The best job in the world. Care and Choice.
The job I meant to do for twelve months has lasted 28 years and I find myself reflecting on just how much has changed. I would like to say for the better but has it?
In 1993 I turned down a job with a book publisher/distributor, survived a summer as a campsite rep and applied for live in care work.
The biggest difference of course is our access to social media. In some ways it is reassuring to have someone to reach out to when things get tricky. That’s carer’s code for ‘I’m tearing my hair out, somebody help, please? ‘
On the other hand, it all seemed so much simpler when you arrived at your client’s home for two weeks and that was your life for the duration. I used to phone my parents to say I had arrived and gave them, with the client’s permission their landline number. Calls only permitted during carer’s break. But that was the norm, back then.
Now, we are in constant contact with friends and family around the world with a simple tap and a swipe.
It’s horribly addictive but I always check to see how my current clients feels about this intrusion.
Some, in their 90’s happily use their own ipads, some sigh with frustration at the mere sight of the dreaded smart phone. We have to adapt and respect our clients’ wishes or at least be discreet.
But the one thing that really bothers me that seems to have only come to fruition in the last few years is comparing live-in care to jobs that are paid hourly.
We are not plumbers! We do not turn up, fix a leak and leave. We are there to continue to provide a safe and happy environment. One that the client(s) have been nurturing for a lifetime. The ideal is that we facilitate normalcy as much as possible. We get fed and watered. Hopefully have a comfy bed and bedroom, tv and yep, wifi. Meanwhile apart from saving on food costs, if you have your own home you will be saving on some of the running costs there too. Some clients will be early risers, some will go to bed ‘late’. It’s up to carers to check these details before accepting an assignment. Live-in carers cover 22/24. Hopefully 8 hours sleep is the norm but we do have to be a little flexible.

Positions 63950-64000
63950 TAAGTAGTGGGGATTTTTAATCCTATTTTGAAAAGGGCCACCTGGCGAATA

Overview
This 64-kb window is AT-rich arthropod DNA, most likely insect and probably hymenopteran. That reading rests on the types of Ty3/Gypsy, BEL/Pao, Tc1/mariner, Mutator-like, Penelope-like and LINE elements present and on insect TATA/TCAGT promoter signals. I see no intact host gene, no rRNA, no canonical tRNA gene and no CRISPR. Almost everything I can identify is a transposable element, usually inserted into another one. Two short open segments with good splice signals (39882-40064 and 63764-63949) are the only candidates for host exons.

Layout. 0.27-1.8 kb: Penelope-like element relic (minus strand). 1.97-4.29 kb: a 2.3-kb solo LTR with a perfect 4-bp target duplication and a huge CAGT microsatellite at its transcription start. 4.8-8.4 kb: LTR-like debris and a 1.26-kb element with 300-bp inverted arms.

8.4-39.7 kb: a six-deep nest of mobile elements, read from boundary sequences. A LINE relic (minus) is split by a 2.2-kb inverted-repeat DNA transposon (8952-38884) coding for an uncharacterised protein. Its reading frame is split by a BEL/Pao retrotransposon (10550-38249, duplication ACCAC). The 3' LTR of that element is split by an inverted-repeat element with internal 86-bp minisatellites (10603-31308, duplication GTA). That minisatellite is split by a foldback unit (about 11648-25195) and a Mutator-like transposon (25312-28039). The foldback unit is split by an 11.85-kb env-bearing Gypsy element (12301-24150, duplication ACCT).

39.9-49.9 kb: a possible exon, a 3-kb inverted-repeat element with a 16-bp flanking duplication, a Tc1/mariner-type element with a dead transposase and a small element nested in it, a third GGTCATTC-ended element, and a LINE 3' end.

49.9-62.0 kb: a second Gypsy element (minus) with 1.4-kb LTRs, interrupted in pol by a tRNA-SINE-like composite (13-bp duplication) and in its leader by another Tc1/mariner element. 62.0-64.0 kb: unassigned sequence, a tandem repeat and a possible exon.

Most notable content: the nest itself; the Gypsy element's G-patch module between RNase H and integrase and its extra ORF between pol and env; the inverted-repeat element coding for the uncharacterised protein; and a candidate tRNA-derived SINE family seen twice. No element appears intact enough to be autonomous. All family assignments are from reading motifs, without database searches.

You can’t quantify this ‘job’ and demand hourly rates. I know agencies have issued guidelines about working hours but what constitutes ‘work’ exactly? Cleaning the toilet or having to sit through the same episode of Dad’s Army…again!
My philosophy is this. Find out as much as you can about a client before you go. Ask about what is important to you. Warm house? Use of car? Pets? Ask about possible common interests/ hobbies?
Whatever happens, you will learn something from your client and vice versa. You may find yourself tearing your hair out or laughing your socks off but you won’t be bored. And please don’t watch the clock too closely, this is the client’s home not a detention centre!
And the beauty of the best job in the world? You can return or put it down to experience. Remember, the choice is yours.
The highlight in my goody bag this month is the room service, breakfast menu from the Phoenicia Hotel in Valetta, on the island of Malta.
Yes, I am pretty much obsessed with food but it’s not just a happy reminder of the enormous choice that was available but the whole story of how I ended up booking one night in this 5 star hotel with correspondingly eye watering prices and actually staying 5 nights! Regrets? Not one.
So what does this have to do with care work? I was booked to go to a client for one week but sadly she passed away the day before I was due there. There was no contract with the family and therefore they didn’t have to pay me. However, they did send me a cheque for £250.
Now, a normal person would have thought, Oh dear I have no work for a week and less than half what I would have been paid…I better look for some more work.
Somehow, my brain goes…Ooh, one week of freedom and £250 where shall I go?